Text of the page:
Retired Major-General Jim Molan was chief of operations of the multinational force in Iraq in 2004, and criticised for orchestrating a repressive push into militant territory at Fallujah resulting in violent battles and civilian dead. He’s no shrinking violet, so his thoughts on Australia’s role in the Afghanistan war are worth quoting in summary form.
“Counter-terrorism is only part of our justification (meaning alliance politics)…Being in a war is about achieving a result in the conflict…Our minimalist approach means our soldiers will perform brilliantly until the war is lost…The coalition failed to deliver on aid promises and training of local police and military…So Afghanis see no benefit from the presence of foreign troops”.
“Australia’s contribution has been cloaked in rhetoric and confusion. It is delusional to think that, even in Oruzgan province, the coalition (in this case 3150 Australian & Dutch troops) can protect the people, develop institutions of state, provide jobs and education, create Afghan battalions and police and hunt those that need to be captured or killed, with the resources that we have allocated. But that is what we have to do”.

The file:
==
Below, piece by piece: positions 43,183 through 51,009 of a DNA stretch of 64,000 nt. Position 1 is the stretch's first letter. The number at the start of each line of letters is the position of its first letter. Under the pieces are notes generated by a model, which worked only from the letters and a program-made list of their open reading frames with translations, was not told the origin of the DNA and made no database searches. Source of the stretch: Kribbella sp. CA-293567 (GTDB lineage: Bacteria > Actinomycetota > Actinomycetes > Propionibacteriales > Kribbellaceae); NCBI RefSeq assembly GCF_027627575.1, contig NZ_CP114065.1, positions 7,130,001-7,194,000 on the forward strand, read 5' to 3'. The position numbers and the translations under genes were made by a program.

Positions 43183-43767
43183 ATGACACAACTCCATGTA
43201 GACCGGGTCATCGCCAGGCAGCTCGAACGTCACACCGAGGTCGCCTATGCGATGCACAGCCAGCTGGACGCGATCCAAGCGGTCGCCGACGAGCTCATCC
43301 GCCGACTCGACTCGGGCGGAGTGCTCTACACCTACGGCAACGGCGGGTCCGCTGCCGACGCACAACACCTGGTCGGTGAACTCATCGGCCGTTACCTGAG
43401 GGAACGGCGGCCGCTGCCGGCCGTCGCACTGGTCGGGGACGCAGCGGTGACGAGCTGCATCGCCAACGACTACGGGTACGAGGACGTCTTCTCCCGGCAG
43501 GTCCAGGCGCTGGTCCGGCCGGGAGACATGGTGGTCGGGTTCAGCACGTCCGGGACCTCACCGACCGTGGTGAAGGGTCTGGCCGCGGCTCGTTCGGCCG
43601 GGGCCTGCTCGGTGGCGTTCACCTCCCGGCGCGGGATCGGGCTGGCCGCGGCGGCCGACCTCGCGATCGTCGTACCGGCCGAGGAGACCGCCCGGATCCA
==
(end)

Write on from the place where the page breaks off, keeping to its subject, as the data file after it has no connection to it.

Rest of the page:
“Recent presidential election results raise doubts about whether the war and our small part in it are being run well…Australia’s actions show that we intend to do the least we can…Our greatest vulnerability is lack of resolve”.
While Molan therefore calls for “strong strategic decisions and resourcing”, he also concedes that “apart from practical military problems, we face a deep moral question of continuing a conflict that we are not serious about resolving”.
We cannot accept any longer to just be there, to satisfy US alliance perceptions. Our presence can in fact have deleterious effects on the local scene – it is not necessarily positive, even on a small scale. Broad Australian acceptance of long-term nation-building in Afghanistan with many more troops and mounting Australian dead is not going to happen. So the general’s analysis and assumptions lead us to logically (and morally) conclude that it’s time to leave!
Previous reports on Afghanistan are available here.